Lawsuit Against Classmates.com May Raise Honesty Standards in Digital Ads

Meet Anthony Michaels, who filed a lawsuit against Classmates.com for false advertising.    

For any of you who have signed up for Classmates.com, you know exactly what Anthony Michaels is alleging against the original online social networking company.  Those enticing emails suggesting that friends are trying to get a hold of you are not what they appear.  It’s a tug at your nostalgia to get you to upgrade to a premium Gold membership that requires money.  It’s a deceptive ploy.

I fell for this “tug” a year ago. Signed up for a premium Gold membership, hoping to reconnect with my high school friends.  While I immediately realized no one was really trying to contact me, I remained a premium member and set up a profile to make it easy for friends to find me.  As it turned out, more old friends found me on Facebook than Classmates.com.  So, after a year, I tried to cancel.  That was no easy task. I eventually figured it out after a lot of investment of time.  The whole experience left a bad taste in my mouth. 

If a large brand like Classmates.com continues to use shady advertising practices, what’s the true bar within the industry?  Is “Tactless” the bar?   

I understand the desire to convert, optimize and convert.  However, that should be done within the context of ethical responsibility.  Build trust with your customers.  Be transparent.  

Those of us in the online marketing space need to loudly advocate ethical responsibility even while optimizing our marketing campaigns.  

Anthony Michaels’ lawsuit, filed in San Diego County court on October 30, says there are hundreds of thousands of Anthony Michaels around the country who were similarly duped. The lawsuit asks the court to force the company to refund millions in subscription dollars and fine the company for deceptive advertising.

According to Wired, this is not the first legal action accusing a prominent online company of deception. In 2003, Bonzi Software settled a class action lawsuit that alleged its banner ads (which mimicked Windows operating system warnings) were deceptive. And in January, Member Source Media agreed to pay $200,000 to settle a Federal Trade Commission complaint about the company’s spam messages that promised consumers, “Congratulations. You’ve won an iPod video player.”

Stop already!  This lawsuit could raise the standards in honesty in online advertising.  That would be a big step in the right direction.

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5 Comments on “Lawsuit Against Classmates.com May Raise Honesty Standards in Digital Ads”

  1. Kendall
    November 19, 2008 at 8:40 am #

    Right on point, John, nice post!

  2. Eve
    November 20, 2008 at 10:44 am #

    If nothing else, this lawsuit might deter other online companies from pursuing a deceptive strategy simply because the PR can be bad … really, really bad. Long-term viability in this space will require self-policing high ethical standards … but we can help quash even short-term viability of unethical organizations by being vocal about this kind of abuse. Thanks for the discussion! Nice post!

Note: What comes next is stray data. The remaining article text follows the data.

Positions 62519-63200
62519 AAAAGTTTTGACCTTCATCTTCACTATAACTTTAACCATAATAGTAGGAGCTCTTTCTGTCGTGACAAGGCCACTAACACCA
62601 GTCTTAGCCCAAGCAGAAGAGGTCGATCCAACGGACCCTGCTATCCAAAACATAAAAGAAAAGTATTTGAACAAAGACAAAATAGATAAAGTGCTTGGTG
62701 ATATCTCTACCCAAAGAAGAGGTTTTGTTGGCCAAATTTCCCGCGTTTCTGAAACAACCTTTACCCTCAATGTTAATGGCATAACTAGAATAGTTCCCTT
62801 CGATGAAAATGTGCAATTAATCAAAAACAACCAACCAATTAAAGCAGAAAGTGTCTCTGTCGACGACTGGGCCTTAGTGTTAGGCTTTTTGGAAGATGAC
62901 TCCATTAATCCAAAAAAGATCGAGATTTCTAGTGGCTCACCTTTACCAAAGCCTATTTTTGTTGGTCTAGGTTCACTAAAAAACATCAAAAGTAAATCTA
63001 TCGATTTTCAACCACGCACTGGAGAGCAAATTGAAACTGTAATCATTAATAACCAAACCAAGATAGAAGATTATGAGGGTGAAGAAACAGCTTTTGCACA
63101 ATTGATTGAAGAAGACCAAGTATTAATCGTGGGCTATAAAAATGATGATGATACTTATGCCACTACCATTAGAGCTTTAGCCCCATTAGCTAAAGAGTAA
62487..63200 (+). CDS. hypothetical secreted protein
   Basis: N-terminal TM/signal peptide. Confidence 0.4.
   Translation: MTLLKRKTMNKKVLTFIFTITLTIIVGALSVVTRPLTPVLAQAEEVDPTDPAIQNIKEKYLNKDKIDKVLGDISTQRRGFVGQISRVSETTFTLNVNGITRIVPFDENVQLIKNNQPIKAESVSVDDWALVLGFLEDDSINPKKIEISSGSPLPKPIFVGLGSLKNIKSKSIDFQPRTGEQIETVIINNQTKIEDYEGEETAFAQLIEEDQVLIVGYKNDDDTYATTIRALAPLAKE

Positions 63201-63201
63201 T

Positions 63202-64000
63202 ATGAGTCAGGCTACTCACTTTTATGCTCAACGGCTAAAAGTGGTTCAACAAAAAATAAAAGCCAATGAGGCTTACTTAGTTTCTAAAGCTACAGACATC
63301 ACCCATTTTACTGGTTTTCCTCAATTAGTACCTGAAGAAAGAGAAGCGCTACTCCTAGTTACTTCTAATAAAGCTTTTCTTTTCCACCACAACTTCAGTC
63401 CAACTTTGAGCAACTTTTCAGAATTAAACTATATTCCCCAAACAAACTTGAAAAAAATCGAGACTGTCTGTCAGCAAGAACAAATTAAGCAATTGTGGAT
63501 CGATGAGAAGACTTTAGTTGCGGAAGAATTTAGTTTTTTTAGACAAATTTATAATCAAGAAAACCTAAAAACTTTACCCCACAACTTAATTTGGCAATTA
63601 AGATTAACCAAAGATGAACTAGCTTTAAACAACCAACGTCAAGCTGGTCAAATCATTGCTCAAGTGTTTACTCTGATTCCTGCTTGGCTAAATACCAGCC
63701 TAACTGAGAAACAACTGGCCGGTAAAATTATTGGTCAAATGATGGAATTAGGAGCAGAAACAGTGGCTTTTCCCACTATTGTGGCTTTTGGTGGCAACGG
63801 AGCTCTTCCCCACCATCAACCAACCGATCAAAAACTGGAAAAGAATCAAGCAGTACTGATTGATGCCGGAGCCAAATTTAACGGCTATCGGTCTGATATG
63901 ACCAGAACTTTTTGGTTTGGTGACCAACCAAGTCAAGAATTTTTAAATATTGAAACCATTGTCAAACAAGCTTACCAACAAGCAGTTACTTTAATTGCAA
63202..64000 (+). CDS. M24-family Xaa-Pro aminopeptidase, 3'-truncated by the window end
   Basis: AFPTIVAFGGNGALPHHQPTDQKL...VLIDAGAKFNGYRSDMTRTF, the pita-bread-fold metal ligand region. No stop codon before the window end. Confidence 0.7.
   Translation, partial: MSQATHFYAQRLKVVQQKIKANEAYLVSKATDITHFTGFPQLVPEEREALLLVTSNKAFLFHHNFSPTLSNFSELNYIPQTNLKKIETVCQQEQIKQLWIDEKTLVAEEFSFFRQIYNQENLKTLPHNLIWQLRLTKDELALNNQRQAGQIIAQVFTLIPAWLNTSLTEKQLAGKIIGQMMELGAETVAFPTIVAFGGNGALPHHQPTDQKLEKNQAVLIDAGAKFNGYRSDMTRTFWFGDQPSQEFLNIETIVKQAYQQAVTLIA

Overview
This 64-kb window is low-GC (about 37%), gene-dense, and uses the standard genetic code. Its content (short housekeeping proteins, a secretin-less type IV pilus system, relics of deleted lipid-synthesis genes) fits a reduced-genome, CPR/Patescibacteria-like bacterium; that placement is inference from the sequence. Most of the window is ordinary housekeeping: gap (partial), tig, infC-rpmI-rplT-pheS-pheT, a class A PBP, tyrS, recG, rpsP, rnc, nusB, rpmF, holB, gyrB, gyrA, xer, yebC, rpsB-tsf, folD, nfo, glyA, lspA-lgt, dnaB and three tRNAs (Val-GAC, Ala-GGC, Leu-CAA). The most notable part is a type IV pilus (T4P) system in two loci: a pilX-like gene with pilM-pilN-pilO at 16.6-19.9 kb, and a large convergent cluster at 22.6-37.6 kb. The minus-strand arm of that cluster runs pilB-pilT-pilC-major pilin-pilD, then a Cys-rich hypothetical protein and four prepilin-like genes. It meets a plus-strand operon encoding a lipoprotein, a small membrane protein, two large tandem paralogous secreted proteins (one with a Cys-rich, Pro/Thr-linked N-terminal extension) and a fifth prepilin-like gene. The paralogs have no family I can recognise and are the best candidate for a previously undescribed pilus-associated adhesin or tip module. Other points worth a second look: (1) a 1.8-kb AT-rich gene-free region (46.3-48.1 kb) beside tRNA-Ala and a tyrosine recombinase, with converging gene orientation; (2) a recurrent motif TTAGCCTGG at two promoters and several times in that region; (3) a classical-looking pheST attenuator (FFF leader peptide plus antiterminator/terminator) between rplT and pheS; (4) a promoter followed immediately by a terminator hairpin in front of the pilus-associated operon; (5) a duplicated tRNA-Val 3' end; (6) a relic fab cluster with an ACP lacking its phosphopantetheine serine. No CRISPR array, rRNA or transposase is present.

3. gil
    November 25, 2008 at 6:21 pm #

    how do get a phone number for classmates they hit my credit card without permission

  4. Tom Allen
    February 3, 2010 at 12:57 pm #

    I too had a bad experience… I was sent an email from classmates.com saying someone wanted to contact me. So I went in to this free account and they required a credit card to see who it was. I figured what can it hurt. Then after paying it the contacted person was not real and was a scam. I tried calling their phone number with no luck then on 5 repeated attempts emailed them telling them to remove my private information and to remove me entirely from their system. They failed to comply now looking for some legal actions to take against them for not acknowledging my privacy to remove all my info. The damage is my private information is still being displayed in their system and they will not comply to my request to remove my private information. They also scammed me out of $15 which is not really the issue, my issue is my information. They are using my personal information for their gain. This site is a scam and should be looked in to by the FBI.

  5. Josee
    February 26, 2010 at 11:24 am #

    Got scammed too with classmates.com, I’m currently trying to squeeze them with proof from a rep as the gold membership was a temporary one…I’m in Canada and I’m looking for any lawsuit I could join to get back at them, they’ve been charging my credit card since August 2008 and can’t get them to stop! Of course beside the fact that “my best friend from high school was looking for me” message was a 3 year old one…really those guys who work there have no shame to scam people like that…I’d love to bump into one of them….

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